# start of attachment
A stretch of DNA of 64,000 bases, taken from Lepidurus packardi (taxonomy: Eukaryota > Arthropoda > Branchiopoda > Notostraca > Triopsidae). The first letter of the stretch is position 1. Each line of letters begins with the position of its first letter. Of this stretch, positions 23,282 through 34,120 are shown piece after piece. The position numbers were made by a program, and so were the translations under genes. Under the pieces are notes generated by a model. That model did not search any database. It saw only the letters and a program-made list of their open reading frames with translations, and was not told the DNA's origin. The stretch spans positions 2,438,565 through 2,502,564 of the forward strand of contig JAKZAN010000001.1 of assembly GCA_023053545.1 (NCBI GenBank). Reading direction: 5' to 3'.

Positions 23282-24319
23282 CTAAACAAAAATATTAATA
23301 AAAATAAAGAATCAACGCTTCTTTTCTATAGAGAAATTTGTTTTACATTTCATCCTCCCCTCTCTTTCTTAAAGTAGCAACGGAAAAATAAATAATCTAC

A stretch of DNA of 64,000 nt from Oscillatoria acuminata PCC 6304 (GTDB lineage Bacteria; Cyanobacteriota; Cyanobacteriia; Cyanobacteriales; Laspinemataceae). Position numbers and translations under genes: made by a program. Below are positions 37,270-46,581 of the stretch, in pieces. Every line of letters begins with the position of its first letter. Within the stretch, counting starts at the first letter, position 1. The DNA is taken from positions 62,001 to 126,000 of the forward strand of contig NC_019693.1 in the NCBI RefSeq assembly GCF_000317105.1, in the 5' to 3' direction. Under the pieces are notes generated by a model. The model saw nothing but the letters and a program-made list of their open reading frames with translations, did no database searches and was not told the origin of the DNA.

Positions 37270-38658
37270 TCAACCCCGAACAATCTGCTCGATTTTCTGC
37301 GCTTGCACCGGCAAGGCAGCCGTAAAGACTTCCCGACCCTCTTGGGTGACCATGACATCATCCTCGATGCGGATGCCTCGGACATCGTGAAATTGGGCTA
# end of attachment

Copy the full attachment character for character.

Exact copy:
A stretch of DNA of 64,000 bases, taken from Lepidurus packardi (taxonomy: Eukaryota > Arthropoda > Branchiopoda > Notostraca > Triopsidae). The first letter of the stretch is position 1. Each line of letters begins with the position of its first letter. Of this stretch, positions 23,282 through 34,120 are shown piece after piece. The position numbers were made by a program, and so were the translations under genes. Under the pieces are notes generated by a model. That model did not search any database. It saw only the letters and a program-made list of their open reading frames with translations, and was not told the DNA's origin. The stretch spans positions 2,438,565 through 2,502,564 of the forward strand of contig JAKZAN010000001.1 of assembly GCA_023053545.1 (NCBI GenBank). Reading direction: 5' to 3'.

Positions 23282-24319
23282 CTAAACAAAAATATTAATA
23301 AAAATAAAGAATCAACGCTTCTTTTCTATAGAGAAATTTGTTTTACATTTCATCCTCCCCTCTCTTTCTTAAAGTAGCAACGGAAAAATAAATAATCTAC

A stretch of DNA of 64,000 nt from Oscillatoria acuminata PCC 6304 (GTDB lineage Bacteria; Cyanobacteriota; Cyanobacteriia; Cyanobacteriales; Laspinemataceae). Position numbers and translations under genes: made by a program. Below are positions 37,270-46,581 of the stretch, in pieces. Every line of letters begins with the position of its first letter. Within the stretch, counting starts at the first letter, position 1. The DNA is taken from positions 62,001 to 126,000 of the forward strand of contig NC_019693.1 in the NCBI RefSeq assembly GCF_000317105.1, in the 5' to 3' direction. Under the pieces are notes generated by a model. The model saw nothing but the letters and a program-made list of their open reading frames with translations, did no database searches and was not told the origin of the DNA.

Positions 37270-38658
37270 TCAACCCCGAACAATCTGCTCGATTTTCTGC
37301 GCTTGCACCGGCAAGGCAGCCGTAAAGACTTCCCGACCCTCTTGGGTGACCATGACATCATCCTCGATGCGGATGCCTCGGACATCGTGAAATTGGGCTA